Audiences want to see a human side to music acts, says Younghusband, something that the people behind Sounds Like believe TOTP didn't show enough of. “The audience come for the artist they love and the music they love, and they want to hear from those artists,” she says.
She points to the success of ...at the BBC, the 60-minute BBC One primetime music specials. Adele's show has done well (there are ones with Harry Styles and Sam Smith on the way too) and the programme shows singers taking part in skits and being interviewed, as well as performing. Suzi Aplin, the executive producer of Sounds Like, says that each episode be tailored to the star cohosting with James and Dotty: “Every week there will be a slightly different story.”
Sounds Like will feature skits too, and will share clips online afterwards to get people to talk about the show when it isn't on, and to keep it on people's radars if they didn't watch it. During Adele at the BBC, the singer pretended to be an Adele impersonator and fooled a room full of her fans. A clip of the prank was watched by 62 million people on YouTube. “I think what we're hoping for is that the show can create moments, moments that live outside of the show,” says Dotty.
“Like everything we do on the radio, it needs to live on someone's phone as well, so you've got to be on people's Instagram feeds. You're an idiot if you're not trying to do content that's on both,” adds James.
“We did a bit with Dave Grohl a couple of weeks ago ... for the first show, which we are really pleased about. But I think you're setting yourself up for a massive fall by going ‘We've created Carpool Karaoke 2!’”
Interestingly, though, the production company behind Sounds Like is Fulwell73, co-producer of The Late Late Show with James Corden on CBS in the United States, which is home to Carpool Karaoke.
Toby Brack, the series producer, said the Sounds Like team has talked to The Late Late Show team. “We spoke to their social guy, who obviously knows a thing or two.”
So, given the new show will have a modern and fairly uncontroversial format, it makes you wonder why music shows like this haven’t come about sooner.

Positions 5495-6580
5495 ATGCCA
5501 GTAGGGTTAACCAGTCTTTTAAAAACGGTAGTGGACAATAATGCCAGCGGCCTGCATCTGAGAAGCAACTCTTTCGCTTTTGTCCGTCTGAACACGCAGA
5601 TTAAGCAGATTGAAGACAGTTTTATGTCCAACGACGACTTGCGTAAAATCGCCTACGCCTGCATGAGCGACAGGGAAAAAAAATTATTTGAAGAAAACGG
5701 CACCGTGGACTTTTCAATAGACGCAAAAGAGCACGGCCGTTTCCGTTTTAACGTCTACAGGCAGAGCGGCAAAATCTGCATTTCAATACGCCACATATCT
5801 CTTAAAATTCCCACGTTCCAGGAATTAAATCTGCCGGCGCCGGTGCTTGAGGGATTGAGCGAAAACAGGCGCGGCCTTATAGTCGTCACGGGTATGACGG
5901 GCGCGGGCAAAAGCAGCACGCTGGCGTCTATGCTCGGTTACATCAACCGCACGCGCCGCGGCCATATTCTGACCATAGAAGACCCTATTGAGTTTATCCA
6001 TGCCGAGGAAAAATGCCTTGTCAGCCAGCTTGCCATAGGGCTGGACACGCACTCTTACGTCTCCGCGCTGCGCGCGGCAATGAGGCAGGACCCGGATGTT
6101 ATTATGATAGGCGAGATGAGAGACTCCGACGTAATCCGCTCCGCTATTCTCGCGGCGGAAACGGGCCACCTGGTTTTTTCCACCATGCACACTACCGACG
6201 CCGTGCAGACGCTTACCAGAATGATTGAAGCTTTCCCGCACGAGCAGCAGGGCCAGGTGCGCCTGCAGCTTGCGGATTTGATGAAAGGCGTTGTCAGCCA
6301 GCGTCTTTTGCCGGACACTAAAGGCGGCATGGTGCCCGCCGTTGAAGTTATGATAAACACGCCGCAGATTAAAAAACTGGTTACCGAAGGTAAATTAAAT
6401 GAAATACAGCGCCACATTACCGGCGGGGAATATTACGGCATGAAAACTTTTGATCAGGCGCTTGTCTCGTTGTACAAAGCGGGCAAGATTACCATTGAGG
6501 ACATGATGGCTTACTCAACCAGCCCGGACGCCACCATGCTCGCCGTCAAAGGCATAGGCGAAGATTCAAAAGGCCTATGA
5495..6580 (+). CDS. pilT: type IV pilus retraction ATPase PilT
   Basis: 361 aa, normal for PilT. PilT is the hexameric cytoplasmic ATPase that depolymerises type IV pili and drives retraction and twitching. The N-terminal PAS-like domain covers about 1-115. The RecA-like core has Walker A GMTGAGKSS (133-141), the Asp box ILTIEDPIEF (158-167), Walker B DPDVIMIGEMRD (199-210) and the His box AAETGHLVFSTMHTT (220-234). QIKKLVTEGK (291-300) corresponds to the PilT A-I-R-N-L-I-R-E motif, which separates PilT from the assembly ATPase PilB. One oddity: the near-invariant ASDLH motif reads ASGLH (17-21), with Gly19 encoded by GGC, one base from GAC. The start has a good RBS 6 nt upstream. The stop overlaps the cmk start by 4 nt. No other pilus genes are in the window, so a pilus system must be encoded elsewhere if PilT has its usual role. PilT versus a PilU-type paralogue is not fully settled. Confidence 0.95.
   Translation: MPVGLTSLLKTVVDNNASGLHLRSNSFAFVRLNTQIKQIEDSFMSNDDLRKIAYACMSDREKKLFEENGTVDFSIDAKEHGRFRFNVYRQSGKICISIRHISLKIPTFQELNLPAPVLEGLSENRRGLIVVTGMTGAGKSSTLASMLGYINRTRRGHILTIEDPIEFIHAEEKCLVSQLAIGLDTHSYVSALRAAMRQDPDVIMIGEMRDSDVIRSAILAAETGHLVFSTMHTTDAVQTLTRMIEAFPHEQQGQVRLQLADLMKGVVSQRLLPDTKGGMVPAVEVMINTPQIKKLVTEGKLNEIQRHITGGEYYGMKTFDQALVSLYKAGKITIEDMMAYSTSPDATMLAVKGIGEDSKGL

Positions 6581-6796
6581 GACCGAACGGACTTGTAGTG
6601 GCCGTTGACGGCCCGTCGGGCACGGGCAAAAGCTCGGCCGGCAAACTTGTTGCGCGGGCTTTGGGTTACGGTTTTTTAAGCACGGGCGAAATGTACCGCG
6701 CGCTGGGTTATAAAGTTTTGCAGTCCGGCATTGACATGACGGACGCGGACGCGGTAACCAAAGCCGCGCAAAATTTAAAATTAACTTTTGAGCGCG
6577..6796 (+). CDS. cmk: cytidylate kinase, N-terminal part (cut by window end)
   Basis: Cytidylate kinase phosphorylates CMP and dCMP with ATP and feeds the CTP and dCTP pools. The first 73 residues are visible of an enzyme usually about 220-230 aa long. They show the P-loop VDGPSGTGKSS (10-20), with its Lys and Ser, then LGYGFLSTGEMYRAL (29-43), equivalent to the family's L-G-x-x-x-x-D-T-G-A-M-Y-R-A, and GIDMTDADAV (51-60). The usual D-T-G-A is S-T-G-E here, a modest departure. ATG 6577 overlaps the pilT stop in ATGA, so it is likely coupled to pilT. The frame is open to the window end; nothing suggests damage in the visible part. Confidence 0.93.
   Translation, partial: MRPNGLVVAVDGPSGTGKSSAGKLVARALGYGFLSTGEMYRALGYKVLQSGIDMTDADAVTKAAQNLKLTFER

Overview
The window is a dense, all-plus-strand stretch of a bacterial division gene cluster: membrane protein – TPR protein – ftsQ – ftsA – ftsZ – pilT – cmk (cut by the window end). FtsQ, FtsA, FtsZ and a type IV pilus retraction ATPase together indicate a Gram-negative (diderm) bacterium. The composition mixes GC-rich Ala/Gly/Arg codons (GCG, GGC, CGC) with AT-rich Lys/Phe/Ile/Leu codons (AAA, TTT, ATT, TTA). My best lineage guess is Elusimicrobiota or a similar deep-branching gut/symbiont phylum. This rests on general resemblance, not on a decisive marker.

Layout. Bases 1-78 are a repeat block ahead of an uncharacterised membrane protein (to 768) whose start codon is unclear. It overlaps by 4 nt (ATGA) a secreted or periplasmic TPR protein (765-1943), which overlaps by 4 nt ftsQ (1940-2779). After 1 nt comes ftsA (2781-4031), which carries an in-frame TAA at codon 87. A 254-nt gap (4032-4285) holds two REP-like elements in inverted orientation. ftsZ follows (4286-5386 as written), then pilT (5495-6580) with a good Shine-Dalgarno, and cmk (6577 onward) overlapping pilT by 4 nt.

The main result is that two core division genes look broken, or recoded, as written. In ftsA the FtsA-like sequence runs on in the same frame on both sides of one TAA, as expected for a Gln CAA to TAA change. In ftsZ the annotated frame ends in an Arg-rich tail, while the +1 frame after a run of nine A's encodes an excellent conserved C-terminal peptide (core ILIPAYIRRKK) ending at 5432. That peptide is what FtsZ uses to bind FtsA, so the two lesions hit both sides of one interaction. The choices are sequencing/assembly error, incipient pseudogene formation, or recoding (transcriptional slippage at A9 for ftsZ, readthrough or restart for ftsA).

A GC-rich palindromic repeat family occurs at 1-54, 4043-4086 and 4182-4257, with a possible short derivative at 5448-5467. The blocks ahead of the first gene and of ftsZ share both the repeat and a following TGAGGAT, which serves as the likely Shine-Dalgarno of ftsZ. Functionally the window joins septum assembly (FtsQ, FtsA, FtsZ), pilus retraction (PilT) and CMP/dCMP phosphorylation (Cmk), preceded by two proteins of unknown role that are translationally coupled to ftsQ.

“TV commissioners are very frightened about music per se on television," Aplin says. "They think it turns people off, hence you often see a band at the end of a show with the credits rolled under them, as a kind of ‘oh, it's time to switch over now.’
“Jools [Holland] has an amazing kind of eclectic plate of artists on every week but he's on very late – he has a half-hour show but he's often quite late, and that show should be championed more.”
When Fulwell73 originally pitched Sounds Like to the BBC, it still involved the idea of sketches and live performances, but with much more of a late-night feel, apparently due to the assumption that a late-night slot like Holland's would be the one they would end up with. Aplin is delighted that they ended up in the 7:30pm primetime placement, just after The One Show.
Most importantly, James promises that Sounds Like will be the opposite of programmes like the X Factor results show, which frequently have world-class stars who drop in but disappear not long after they have performed.
He imagines a scenario with Bruno Mars. “We're going to [get] time to interview him or whoever it might be, because it tends to be ‘Cheers, Bruno – album is out, is it? Oh yeah, OK! It's the results! It's deadlock!’”
(Here James imitates The X Factor's Dermot O’Leary, while Dotty pretends to be Bruno Mars, shouting about the album: “It's out on Monday!”)
James explains that he wants to see less of “all these muppets” – the contestants – in such shows, and more of the established acts.
“Get Bruno Mars on! We don't want to see the idiots, we want to see Bruno Mars, so that's what this show is going to be.”